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Straight Lines in Five Directions: Group exhibition opens at Garvey/Simon Art Access
Susan Schwalb, "Toccata #54" 2012. Silver, Gold, Copper, Tin, Aluminum, Pewter, Pencil, Blue Gesso on paper, 12 x 12 inches.
NEW YORK, NY.- Garvey|Simon Art Access announces Straight Lines in Five Directions, a group exhibition featuring works by Kate Carr, Susie Rosmarin, Susan Schwalb, James Siena and Dan Walsh. The exhibition will run from July 23 – August 23, 2013. The Opening Reception will take place on Thursday, July 25, from 5–8 pm, in conjunction with Chelsea Art Walk 2013.

The line is perhaps the most basic element in art, and yet these five artists very individually and complexly use straight lines as dominant formal devices to express their artistic objectives. The title of the show is a riff on a typical Sol LeWitt title – he being an art historical master of line. It is also a metaphor since each of these five artists use line in distinctly different ways.

Kate Carr uses simple, geometric forms and materials with linear edges to build an abstract visual vocabulary of lines and planes. At its inception, her materials dictate the work: colored felt and plywood. By stacking pieces of these utilitarian materials, Carr creates line three-dimensionally on her small, totemic sculptures. This creates a context for juxtapositions of materials to occur: hard and soft, smooth and textured, loose and dense, heavy and light, brightly hued and neutral. The familiar and tactile quality of her humble ingredients creates immediate and intimate connectivity to the work. As she states: I see line in my materials. I look for line in the world. It has a rhythm, a hum. It both differentiates space and connects it. A line is the simplest mark. It is a part of a whole. In my work I use simple geometric forms because they allow my materials to be seen and encountered clearly, unencumbered by their shape.

Susan Schwalb is a contemporary master of silverpoint drawing, a Renaissance technique used by Leonardo and Dürer, and a medium that naturally gives itself to linearity. A lost art to many, it has been Schwalb’s medium of choice for the last 30+ years of her career. Schwalb has reinvented the technique and actually uses a variety of metals (silver, gold, brass, aluminum, bronze, copper etc.) laid down in delicate horizontal lines to create abstract bands of thinly rendered metal across the surface of both paper and panel. She uses a variety of metal tools to create her tonal surfaces – a stylus for line, flat pieces of metal to achieve a shimmering atmosphere, and even metal pads to create unusual textures. Layering, line and light are the most important components of her meditative compositions.

Geometric grids filled with intense color are the means by which Susie Rosmarin navigates her use of line. She creates a vast network of lines in each work, saturated with potent colors, which when put together generate undulating hues and vibrating surfaces. Her main objective is to reveal the incredible amount of expression that can be wrought just from lines. Her use of a strict grid emphasizes her desire for technical perfection. She says: I don’t use the computer. I make preparatory sketches because I have to be very careful in my layout. I lay paint and put tape down where I want bands of color, then paint and more tape. I work from light to dark. Lines are a very important part of abstract painting. You’re always working off the past, but trying to do something new. Rosmarin’s abstractions actively animate themselves in their otherwise two-dimensional plane. They represent the constant battle between reality and illusion.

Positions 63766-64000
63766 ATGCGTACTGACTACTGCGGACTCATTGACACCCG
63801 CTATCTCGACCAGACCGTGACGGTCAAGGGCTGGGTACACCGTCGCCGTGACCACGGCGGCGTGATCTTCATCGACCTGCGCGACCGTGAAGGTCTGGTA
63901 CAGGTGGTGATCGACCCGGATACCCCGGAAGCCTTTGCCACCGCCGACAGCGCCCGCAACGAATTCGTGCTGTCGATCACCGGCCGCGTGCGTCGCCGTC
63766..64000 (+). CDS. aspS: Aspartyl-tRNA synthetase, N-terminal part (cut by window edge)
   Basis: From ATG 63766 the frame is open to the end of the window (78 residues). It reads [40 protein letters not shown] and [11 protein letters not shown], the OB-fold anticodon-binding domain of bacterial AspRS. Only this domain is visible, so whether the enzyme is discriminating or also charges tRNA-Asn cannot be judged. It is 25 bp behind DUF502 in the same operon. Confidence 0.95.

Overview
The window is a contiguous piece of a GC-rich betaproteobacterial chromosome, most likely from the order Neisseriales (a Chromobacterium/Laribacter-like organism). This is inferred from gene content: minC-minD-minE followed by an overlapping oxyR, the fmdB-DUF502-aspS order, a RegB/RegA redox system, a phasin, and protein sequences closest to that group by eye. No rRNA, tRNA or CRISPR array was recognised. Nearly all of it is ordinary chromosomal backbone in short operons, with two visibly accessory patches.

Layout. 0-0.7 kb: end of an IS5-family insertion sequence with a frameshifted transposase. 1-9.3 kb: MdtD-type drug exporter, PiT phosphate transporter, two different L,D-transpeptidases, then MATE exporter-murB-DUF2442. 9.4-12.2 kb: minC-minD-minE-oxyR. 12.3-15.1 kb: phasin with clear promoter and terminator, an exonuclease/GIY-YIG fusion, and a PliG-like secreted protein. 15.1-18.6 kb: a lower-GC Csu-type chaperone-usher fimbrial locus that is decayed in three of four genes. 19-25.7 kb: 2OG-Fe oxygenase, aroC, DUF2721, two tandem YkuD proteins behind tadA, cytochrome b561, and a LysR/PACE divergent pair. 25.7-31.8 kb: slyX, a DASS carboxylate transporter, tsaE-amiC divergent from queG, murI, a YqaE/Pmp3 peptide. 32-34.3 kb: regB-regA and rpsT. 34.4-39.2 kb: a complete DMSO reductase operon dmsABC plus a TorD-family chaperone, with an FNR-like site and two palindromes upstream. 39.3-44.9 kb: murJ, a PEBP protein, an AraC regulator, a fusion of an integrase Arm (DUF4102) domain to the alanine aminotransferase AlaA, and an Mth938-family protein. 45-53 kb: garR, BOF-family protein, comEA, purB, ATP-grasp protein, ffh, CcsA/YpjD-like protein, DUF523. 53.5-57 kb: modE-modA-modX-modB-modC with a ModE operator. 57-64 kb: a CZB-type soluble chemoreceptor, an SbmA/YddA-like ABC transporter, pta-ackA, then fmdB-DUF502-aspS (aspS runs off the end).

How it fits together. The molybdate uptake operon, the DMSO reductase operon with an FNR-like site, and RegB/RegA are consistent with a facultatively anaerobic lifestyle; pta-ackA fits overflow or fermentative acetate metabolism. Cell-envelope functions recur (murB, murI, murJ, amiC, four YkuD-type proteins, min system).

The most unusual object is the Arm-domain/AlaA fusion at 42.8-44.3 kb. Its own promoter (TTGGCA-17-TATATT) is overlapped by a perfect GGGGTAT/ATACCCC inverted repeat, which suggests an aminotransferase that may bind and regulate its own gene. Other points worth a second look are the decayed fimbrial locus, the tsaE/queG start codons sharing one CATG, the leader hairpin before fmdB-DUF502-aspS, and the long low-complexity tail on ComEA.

Perceptual tension created by the interplay of colors and geometries has been an integral part of Dan Walsh’s work since the 1990s. His quirky, linear geometry is often strikingly minimalistic. In his OGV woodcuts (which stands for the three secondary colors: orange, green and violet) he uses the repetition of horizontal lines to create a juxtaposition of colors through layering. The alternating of light and dark correlate to the density of the lines; there is a perspectival deception as their flat surfaces appear to advance and recede simultaneously. The wood grain patterns of the panels emerge, giving an organic facet to the works. Another edition of the OGV triptych in this show, as well as the entire suite, Portfolio B, are found in the permanent collection of MoMA.

James Siena creates his images with the organic configuration of line. Each of his compositions is created from a set of self-imposed rules, which he implements as a challenge to himself. The resulting individual marks combine to create complex abstract designs based on these algorithms and patterns. Siena is a master of simplicity yet his depictions manage to capture the macroscopic as well as the microscopic. His work stimulates both the eye and the brain. As Roberta Smith wrote in an early review of his paintings: Mr. Siena is unusually adept at translating the mental into the visual. His paintings think as good as they look. His works are meant to subtly empower us to “think about how we think.”





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